26.2 WMI Architecture

The WMI architecture is composed of two primary layers: the CIM infrastructure, which includes the CIMOM and CIM Repository, and the WMI providers. While the concepts Microsoft uses are very similar to the WBEM/CIM standards, they did not implement one very important component: the use of web technologies for the transport mechanism. Instead of using HTTP to transport messages between the WMI infrastructure and clients, Microsoft uses COM and DCOM, two Microsoft-specific technologies. This limits the use of WMI to only Microsoft platforms.

That being said, the capabilities to manage Microsoft-based platforms with WMI are nearly unlimited. More and more vendors are utilizing WMI not only to manage components of the Microsoft OS but also to manage their own applications. NMicrosoft has also become heavily invested in WMI by providing WMI providers for nearly all of its major applications, including Active Directory, Exchange 2000, DNS, and even Microsoft Office.

26.2.1 CIMOM and CIM Repository

The CIM Repository is the primary warehouse for management data. It contains the static data that does not change very frequently, such as memory or disk size. The CIMOM or CIM Object Manager handles requests from clients, retrieves data from the CIM Repository, and returns it to the client. The CIMOM also provides an event service, so that clients can register for events and be notified dynamically when they occur. For dynamic data, such as performance monitor counters, the CIMOM will interact directly with a WMI provider instead of retrieving the data directly from the CIM Repository. The CIM Repository cannot store all possible data that is needed by the various WMI providers. The storage requirements would be significant, not to mention that a lot of the data would become out-of-date almost immediately after it was stored.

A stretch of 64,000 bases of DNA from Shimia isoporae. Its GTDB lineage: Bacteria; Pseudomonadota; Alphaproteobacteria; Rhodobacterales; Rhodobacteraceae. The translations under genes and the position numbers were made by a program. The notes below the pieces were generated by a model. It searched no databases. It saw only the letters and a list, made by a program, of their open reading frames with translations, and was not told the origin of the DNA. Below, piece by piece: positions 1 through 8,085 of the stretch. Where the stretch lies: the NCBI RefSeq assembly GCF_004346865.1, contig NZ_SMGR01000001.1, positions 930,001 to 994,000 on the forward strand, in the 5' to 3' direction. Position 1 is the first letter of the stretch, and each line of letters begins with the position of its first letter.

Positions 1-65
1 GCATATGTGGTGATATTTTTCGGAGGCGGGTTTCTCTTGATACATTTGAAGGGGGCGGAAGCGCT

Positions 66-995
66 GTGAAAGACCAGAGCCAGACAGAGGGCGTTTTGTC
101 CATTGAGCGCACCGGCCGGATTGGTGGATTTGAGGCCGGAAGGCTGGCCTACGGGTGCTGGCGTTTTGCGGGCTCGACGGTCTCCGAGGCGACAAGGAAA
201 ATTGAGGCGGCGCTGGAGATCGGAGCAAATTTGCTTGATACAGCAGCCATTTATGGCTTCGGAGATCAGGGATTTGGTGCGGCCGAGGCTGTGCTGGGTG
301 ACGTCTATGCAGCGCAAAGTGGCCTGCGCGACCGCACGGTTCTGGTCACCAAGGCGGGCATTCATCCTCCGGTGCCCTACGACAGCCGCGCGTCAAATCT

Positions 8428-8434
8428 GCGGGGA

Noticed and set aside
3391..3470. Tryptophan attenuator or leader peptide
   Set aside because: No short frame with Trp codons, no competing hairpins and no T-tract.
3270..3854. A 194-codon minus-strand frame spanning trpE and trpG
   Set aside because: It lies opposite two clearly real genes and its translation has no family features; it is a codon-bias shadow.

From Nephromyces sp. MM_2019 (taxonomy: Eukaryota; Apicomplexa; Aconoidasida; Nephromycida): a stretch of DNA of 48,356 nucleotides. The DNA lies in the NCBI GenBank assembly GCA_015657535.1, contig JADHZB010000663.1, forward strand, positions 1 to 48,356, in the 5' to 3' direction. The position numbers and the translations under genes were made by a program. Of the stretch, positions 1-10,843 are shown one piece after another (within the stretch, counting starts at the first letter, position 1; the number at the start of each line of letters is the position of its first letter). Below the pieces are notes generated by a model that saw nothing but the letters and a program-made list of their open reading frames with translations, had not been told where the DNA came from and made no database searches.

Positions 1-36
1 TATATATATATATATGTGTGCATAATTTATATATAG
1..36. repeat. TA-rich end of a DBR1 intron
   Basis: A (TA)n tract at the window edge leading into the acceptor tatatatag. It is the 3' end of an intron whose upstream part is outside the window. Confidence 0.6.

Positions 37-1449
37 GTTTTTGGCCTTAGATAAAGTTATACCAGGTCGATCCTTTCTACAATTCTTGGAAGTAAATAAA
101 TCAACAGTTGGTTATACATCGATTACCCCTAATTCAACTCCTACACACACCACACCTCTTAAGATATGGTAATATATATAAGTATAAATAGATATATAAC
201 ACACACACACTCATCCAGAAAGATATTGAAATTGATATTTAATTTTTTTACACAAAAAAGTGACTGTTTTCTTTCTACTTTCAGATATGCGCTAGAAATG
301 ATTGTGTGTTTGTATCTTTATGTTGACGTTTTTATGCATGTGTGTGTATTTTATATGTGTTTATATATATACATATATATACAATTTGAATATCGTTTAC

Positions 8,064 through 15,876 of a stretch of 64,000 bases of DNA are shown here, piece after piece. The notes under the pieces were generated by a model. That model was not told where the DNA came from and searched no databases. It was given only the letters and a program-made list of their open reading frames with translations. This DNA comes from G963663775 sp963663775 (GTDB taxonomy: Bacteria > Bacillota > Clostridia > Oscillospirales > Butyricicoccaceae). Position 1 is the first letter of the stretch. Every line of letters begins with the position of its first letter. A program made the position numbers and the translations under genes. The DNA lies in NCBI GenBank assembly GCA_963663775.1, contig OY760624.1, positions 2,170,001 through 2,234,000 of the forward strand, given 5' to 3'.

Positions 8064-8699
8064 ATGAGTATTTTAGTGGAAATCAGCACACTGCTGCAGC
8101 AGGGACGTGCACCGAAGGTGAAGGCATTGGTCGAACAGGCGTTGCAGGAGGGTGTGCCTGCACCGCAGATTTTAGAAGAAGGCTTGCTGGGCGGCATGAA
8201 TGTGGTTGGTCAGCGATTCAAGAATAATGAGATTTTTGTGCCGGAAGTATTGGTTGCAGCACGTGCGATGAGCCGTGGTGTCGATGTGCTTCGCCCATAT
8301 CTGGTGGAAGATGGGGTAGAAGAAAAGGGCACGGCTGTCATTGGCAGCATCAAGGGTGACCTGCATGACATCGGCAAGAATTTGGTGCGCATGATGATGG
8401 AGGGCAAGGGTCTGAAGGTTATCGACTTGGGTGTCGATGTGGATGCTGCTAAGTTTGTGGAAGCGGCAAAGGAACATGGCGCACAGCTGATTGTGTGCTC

26.2.2 WMI Providers

The WMI providers contain much of the intelligence behind WMI. Typically a provider will be implemented for each individual managed component, such as the Event Log or Active Directory Trusts. Each provider is responsible for interacting with its managed component and can perform certain functions implemented by methods on classes representing that component. Also, as described earlier, some providers interact with the CIMOM to provide dynamic data that cannot be held in the CIM Repository.

Each WMI provider is also associated with a namespace. The namespace is used to segregate where WMI providers store their data and class definitions. Think of it as a file system. You could store all of your files in a single directory, but it would be hard to manage. By storing data and class definitions for providers under different namespaces, you don't have to worry about confusing the EventLog provider with the Active Directory Trust provider. Table 26-1 contains the more commonly used and AD-related WMI providers and the associated namespace.

Table 26-1. Some of the commonly used and AD-related WMI providers



Win32 provider


EventLog provider


Registry provider


Active Directory provider


Replication provider


Trustmon provider


DNS provider


    Part II: Designing an Active Directory Infrastructure
    Part III: Scripting Active Directory with ADSI, ADO, and WMI